Streams

Bridging the Divide

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Wednesday, August 22, 2007

On today's show, a Pakistani-born professor of an American university explains his work to change post-9/11 mutual misperceptions between the US and Muslim countries. Also, prominent education activist Jonathan Kozol explains what it takes to survive the first year of teaching in an inner-city public school. We'll also find out why the American Revolution may not have been that revolutionary after all. But first, we continue our conversation on the role that campaign spouses play on the election trail.

Guests:

Jonathan Kozol

Campaign Spouses Continued

Candidates’ spouses can get almost as much media attention as the candidates themselves. On August 8, our interview with Gail Collins, New York Times columnist, and Connie Schultz, Pulitzer Prize-winning columnist for The Cleveland Plain Dealer and a political spouse herself, was interrupted by Mayor Michael Bloomberg’s press conference concerning ...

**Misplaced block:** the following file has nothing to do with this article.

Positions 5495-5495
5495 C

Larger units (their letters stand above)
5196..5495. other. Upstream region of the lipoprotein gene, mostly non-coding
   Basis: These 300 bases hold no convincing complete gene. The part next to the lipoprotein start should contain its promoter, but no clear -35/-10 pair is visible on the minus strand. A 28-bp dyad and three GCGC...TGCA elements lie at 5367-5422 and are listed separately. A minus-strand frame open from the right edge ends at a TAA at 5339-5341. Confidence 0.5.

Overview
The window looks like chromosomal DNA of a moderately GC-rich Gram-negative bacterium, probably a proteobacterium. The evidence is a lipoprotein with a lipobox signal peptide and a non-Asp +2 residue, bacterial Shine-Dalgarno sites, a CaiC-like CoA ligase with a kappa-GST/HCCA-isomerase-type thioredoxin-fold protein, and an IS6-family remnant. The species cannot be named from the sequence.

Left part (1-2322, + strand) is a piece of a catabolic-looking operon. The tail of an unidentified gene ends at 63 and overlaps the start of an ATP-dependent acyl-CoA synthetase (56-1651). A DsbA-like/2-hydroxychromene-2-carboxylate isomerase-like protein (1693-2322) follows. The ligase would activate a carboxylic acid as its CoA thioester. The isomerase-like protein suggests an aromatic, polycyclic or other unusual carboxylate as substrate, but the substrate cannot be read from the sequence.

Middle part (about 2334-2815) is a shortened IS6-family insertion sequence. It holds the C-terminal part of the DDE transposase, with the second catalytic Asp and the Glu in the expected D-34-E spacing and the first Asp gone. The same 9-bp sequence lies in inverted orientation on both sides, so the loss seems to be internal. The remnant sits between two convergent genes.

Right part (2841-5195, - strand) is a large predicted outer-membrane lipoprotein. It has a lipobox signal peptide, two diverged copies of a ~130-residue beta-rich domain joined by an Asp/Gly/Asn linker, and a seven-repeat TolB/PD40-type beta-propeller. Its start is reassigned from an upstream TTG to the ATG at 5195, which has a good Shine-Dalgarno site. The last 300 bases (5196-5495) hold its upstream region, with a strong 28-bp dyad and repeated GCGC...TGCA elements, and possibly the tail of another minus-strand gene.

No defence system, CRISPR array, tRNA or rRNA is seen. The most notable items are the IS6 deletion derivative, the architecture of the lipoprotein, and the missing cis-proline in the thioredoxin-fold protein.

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Letters to a Young Teacher

Jonathan Kozol is a prominent education activist and commentator. But first, nearly 40 years ago he was a young, idealistic public school teacher in inner-city Boston. Letters to a Young Teacher is a series of letters written to Francesca, a first-grade teacher at an inner-city public school, on how to ...

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Revisionist History

In Patriot Battles, Michael Stephenson attempts to strip away the popular history and national mythology that has embalmed the American Revolution. He even argues that the war was not revolutionary in any sense.

Patriot Battles is available for purchase at amazon.com

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Journey into Islam

Is there a clash of civilizations between the Western and Islamic worlds? Akbar Ahmed, Islamic studies professor at American University, was concerned there was. And so, after the events of September 11, he left America for the Muslim world to create a dialogue between Muslims and non-Muslims. Journey into Islam ...

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